Saturday, November 24, 2007

Non-dualism and ideology

The following question was posed recently in an email:

In my readings I have learned of many teachers who espouse a
'non-dualist' angle. I would like to hear any comments and opinions you have about non-dualism from "Buddhism is non-dualist" to "Buddhism and non-dualism couldn't be further apart". To me the similarities are greater than any differences: while both point to the non-existence of the person, Buddhist practice at least provides a method while non-dualist teachings are weak on method in favor of sudden understanding and 'shifts' in consciousness.

This question elicited the following reflections:

As with all things Buddhist, the problem lies in positing dualistic vs non-dualistic perspectives, and in doing so, getting lost in yet another, albeit more subtle, contest of ideologies.

The aim of Buddhism is not dualism or non-dualism. Buddhism sees both positions as tools to an end, and the end is, depending on how you put it, compassion or the end of suffering.

Buddhism encourages the development of skill in life. As practice and experience deepen, one naturally sees that attachment to a sense of self prevents one from responding skillfully in many (perhaps most) situations. Thus, one lets go such attachment.

On the other hand, sometimes the expression of compassion or the ending of suffering will require an unambiguous stand, "There is a boundary here and here you have to meet me." Not exactly non-dual.

I find Musashi, the Japanese swordsman very helpful here and have adapted something he said about martial arts to Buddhism:

Buddhism is a way of freedom. Many people, when studying this way, may think that the skills one develops will not be useful in real situations. The true way of Buddha is to train so that these skills are useful at any time and to teach these skills so that they will be useful in all things.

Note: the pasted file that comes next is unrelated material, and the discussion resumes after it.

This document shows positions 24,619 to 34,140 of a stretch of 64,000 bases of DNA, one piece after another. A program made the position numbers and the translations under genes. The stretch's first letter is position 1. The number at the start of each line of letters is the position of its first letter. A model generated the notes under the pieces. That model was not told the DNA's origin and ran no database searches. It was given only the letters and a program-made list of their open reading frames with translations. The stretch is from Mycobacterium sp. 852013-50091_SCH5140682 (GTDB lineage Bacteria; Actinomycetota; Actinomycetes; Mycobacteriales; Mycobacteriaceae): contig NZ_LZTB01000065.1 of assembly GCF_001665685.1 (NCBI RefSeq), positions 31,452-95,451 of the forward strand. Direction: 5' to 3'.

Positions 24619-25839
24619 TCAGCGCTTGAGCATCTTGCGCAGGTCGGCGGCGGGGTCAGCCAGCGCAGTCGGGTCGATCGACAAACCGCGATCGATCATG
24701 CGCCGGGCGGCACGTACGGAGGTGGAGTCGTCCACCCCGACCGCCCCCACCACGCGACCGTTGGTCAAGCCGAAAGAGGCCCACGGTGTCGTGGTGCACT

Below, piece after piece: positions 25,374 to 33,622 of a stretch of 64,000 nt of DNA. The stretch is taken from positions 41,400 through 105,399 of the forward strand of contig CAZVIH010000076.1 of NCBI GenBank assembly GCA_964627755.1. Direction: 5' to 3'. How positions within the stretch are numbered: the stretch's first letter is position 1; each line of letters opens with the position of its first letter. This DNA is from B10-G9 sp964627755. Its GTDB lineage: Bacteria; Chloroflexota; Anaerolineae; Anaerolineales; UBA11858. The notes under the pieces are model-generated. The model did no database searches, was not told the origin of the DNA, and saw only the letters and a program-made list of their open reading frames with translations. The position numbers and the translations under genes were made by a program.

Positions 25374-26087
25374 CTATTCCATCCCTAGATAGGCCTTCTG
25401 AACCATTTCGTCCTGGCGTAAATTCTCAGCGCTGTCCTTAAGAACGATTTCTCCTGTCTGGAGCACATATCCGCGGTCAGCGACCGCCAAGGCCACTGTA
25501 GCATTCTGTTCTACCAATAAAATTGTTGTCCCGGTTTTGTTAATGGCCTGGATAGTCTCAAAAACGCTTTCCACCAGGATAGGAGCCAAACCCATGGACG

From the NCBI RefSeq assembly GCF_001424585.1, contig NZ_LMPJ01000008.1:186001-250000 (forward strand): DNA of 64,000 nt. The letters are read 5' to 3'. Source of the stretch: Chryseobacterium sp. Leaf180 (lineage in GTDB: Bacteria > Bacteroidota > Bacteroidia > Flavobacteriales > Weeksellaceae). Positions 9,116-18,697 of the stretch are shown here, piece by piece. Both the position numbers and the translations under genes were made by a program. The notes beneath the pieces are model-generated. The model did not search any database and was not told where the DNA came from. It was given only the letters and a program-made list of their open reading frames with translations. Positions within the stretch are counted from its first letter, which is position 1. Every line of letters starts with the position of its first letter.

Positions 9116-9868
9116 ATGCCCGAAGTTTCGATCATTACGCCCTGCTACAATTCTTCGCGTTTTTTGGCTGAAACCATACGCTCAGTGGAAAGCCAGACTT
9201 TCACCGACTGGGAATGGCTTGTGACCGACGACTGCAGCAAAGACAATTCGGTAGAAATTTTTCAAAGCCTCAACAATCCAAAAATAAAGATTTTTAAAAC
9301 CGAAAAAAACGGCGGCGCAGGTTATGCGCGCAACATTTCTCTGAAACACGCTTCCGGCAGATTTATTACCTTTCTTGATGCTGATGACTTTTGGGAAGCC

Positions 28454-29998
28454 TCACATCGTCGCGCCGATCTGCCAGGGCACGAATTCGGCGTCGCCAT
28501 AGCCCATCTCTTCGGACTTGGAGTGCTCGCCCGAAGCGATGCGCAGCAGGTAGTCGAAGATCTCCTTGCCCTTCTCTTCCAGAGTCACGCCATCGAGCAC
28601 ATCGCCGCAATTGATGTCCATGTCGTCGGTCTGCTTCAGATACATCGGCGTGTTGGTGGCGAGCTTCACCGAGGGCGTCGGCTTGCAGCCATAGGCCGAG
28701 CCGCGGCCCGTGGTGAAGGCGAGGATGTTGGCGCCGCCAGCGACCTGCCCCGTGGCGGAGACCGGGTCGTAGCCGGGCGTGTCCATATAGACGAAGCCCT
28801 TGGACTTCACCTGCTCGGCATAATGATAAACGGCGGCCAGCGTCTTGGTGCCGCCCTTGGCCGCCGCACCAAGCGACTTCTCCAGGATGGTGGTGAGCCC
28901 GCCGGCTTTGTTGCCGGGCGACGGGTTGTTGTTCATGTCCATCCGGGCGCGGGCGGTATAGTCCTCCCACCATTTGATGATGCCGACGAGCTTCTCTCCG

Buddhism puts great emphasis on path, on the cultivation of willingness, know-how and ability. Insight or shifts in consciousness are not enough. The aim is to live, effectively and skillfully, in a way that ends suffering, in oneself and others.

Ideology of any kind is highly problematical as it usually evolves into preference and prejudice, with the inevitable results.


ellen said...

Dear Ken,

I agree that the practice of no- attachment to self leads to compassion.
In his last meditations= The Way to Love, Anthony De Mello says, “You will be attached to no person or thing, for you will have developed a taste for the symphony of life.”

As one’s practice deepens , awareness of compassion arises. I see that evident in so many ways. The hospice nurse that treats my Dad, the clerk who smiles at everyone as the people in line grumble, the school bus driver who makes sure his charges are safe and secure even when
those kids are obnoxious and whiny.

It is not ideology that kicks in when life roller coasters but rather the skills the tools as you called it of our practice. Watching, listening, tasting allow us to use the right speech,etc. Simple awareness of others. these are manifestations I see that I would call Buddhism at work.

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